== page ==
City receives update on plans for Electric Theater; STGnews Videocast

ST. GEORGE – This week, St. George city officials were given a review of the goals and purpose behind the Electric Theater, as well as initial ideas of how it may be maintained once open. Still under construction and renovation, the facility is anticipated to be largely completed by the end of May.

Since the City of St. George purchased the Electric Theater and three adjacent building over two years ago, $3 million has been allocated to the building for the purpose of turning it into one of the anchors of the downtown arts district.

The idea is for it to become an attraction that draws people downtown and emphasizes the arts,” Kent Perkins, the city’s director of Leisure Services, said Friday.

Other mainstays of the city’s developing art district include the St. George Children’s Museum and the St. George Opera House, he said.

In addition to becoming a potential draw for the downtown area, the Electric Theater is also slated to be a place where various nonprofit art groups can rent space for performances, galleries, workshops, educational programs, artist studios, administrative needs, storage and so forth. The facility will offer 18,000 square feet of usable space once completed.

During a St. George City Council work meeting Thursday, Perkins presented the council with a preliminary concept of the city’s proposed role in maintaining the Electric Theater as well as supporting its tenants.

In addition to providing rental space for various visual and performance-based artists and arts groups and maintaining the look and feel of the facility, the city will also supply tech support for performances and possibly assist in marketing needs.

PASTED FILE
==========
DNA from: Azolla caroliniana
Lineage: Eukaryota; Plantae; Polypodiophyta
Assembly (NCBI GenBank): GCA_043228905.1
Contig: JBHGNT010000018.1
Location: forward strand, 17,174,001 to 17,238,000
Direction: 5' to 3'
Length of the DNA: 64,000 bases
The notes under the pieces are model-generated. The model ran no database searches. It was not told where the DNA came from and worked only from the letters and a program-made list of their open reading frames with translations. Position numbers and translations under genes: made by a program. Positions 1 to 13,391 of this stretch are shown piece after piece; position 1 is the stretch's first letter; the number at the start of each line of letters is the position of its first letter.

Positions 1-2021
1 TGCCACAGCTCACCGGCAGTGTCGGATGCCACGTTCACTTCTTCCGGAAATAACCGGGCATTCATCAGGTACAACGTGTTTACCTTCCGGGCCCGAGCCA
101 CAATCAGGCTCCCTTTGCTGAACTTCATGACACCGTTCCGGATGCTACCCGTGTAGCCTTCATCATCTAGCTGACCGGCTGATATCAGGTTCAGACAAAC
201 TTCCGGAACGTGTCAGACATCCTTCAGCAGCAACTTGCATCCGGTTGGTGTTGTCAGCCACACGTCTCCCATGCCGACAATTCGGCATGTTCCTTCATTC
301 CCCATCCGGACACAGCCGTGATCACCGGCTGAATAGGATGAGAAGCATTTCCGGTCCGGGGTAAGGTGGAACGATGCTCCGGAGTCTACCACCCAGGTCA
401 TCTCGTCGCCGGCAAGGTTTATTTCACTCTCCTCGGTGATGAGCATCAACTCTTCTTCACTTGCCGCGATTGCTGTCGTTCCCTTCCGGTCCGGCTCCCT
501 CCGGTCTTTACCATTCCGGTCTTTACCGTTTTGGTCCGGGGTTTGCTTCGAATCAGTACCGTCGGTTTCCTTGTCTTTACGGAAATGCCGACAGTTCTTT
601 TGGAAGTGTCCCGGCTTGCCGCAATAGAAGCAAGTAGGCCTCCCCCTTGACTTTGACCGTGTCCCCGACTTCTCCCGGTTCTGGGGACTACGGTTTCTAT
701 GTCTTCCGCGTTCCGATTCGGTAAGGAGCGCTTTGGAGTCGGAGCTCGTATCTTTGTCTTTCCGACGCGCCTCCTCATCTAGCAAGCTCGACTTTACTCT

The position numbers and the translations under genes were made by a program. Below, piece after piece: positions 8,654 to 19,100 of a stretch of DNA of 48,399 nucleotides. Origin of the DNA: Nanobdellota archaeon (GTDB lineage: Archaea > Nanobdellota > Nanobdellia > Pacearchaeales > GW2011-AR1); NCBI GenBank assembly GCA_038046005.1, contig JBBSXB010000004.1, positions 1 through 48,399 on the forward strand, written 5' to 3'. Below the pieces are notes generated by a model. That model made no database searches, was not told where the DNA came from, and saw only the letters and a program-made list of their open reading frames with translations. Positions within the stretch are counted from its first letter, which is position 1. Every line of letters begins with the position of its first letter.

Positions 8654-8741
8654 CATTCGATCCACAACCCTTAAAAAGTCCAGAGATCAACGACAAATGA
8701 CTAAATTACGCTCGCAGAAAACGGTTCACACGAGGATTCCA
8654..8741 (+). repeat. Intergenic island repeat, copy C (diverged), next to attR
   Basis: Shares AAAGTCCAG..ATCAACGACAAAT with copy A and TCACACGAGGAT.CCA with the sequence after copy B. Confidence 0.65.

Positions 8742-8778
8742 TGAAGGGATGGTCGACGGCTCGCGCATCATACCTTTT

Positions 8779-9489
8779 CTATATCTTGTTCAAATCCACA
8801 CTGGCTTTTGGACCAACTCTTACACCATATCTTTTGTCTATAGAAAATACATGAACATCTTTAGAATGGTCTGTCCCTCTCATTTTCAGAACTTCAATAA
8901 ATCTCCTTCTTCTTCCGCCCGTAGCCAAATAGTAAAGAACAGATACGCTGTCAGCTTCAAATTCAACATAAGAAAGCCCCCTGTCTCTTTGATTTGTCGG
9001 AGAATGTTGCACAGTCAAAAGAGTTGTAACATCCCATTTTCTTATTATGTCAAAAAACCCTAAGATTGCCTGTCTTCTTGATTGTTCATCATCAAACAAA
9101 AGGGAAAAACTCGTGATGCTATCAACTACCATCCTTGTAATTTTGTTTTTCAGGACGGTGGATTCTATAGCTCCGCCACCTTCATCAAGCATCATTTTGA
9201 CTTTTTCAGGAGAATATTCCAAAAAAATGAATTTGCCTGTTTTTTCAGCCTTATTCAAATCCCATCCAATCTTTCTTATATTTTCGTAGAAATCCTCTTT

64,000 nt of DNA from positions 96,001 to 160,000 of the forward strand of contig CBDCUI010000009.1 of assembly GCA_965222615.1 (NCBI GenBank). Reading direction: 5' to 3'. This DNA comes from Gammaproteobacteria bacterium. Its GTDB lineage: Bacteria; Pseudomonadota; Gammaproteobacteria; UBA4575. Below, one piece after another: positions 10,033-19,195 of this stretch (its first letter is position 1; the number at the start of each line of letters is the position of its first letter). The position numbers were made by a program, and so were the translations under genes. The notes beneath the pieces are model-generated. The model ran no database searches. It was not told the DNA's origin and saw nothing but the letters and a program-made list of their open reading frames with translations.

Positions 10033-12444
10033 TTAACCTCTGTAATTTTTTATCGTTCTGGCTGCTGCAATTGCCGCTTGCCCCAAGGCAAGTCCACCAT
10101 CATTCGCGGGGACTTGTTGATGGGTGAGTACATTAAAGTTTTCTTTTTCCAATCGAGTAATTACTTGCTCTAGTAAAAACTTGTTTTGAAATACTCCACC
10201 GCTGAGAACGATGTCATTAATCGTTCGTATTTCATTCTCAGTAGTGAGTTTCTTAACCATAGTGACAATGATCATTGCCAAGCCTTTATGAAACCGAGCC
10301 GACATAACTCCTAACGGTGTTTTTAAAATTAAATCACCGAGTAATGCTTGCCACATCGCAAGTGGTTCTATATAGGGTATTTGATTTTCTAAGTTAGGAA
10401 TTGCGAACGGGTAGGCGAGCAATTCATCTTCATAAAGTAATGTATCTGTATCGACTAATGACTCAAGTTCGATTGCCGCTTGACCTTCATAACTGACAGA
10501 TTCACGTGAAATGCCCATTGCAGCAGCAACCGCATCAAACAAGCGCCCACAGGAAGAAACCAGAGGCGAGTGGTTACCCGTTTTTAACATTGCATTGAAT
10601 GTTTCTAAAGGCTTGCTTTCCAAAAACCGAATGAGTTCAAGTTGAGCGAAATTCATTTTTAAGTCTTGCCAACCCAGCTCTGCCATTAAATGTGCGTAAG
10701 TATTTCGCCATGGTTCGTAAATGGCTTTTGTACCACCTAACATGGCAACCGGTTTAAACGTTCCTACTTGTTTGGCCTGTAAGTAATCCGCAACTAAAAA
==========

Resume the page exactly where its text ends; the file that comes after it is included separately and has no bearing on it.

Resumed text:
City staff and arts groups would also work together to create and maintain a full calender of activities at the Electric Theater.

The city will also be able to run some of its own community programs and workshops out of the Electric Theater, Perkins said.

In addition to becoming a sustainable operation, overall goals for the facility include promoting cooperation between local art groups, building continued community support for the arts, and supporting existing and emerging artists.

The No. 1 goal is to make it a sustainable operation,” Perkins said Friday.

Funding for the Electric Theater is anticipated to come from the rental fees collected from tenants, programs held at the facility, leasing out space for performances, fees charged for tech support, and the recently implemented RAP tax.

“This is just so exciting,” Councilwoman Bette Ariel said during Thursday’s meeting, adding she liked the emphasis on supporting local artists and arts groups.

Bobbi Wan-Kier, director of the annual Arts to Zion studio tour, attended the council meeting.

“The idea there’s a hub for (the arts) is exciting … I’m excited about the potential,” she said.

If implemented right, the Electric Theater could make St. George more of an arts destination, said Paul Jensen, a board member of the Southern Utah Arts Guild.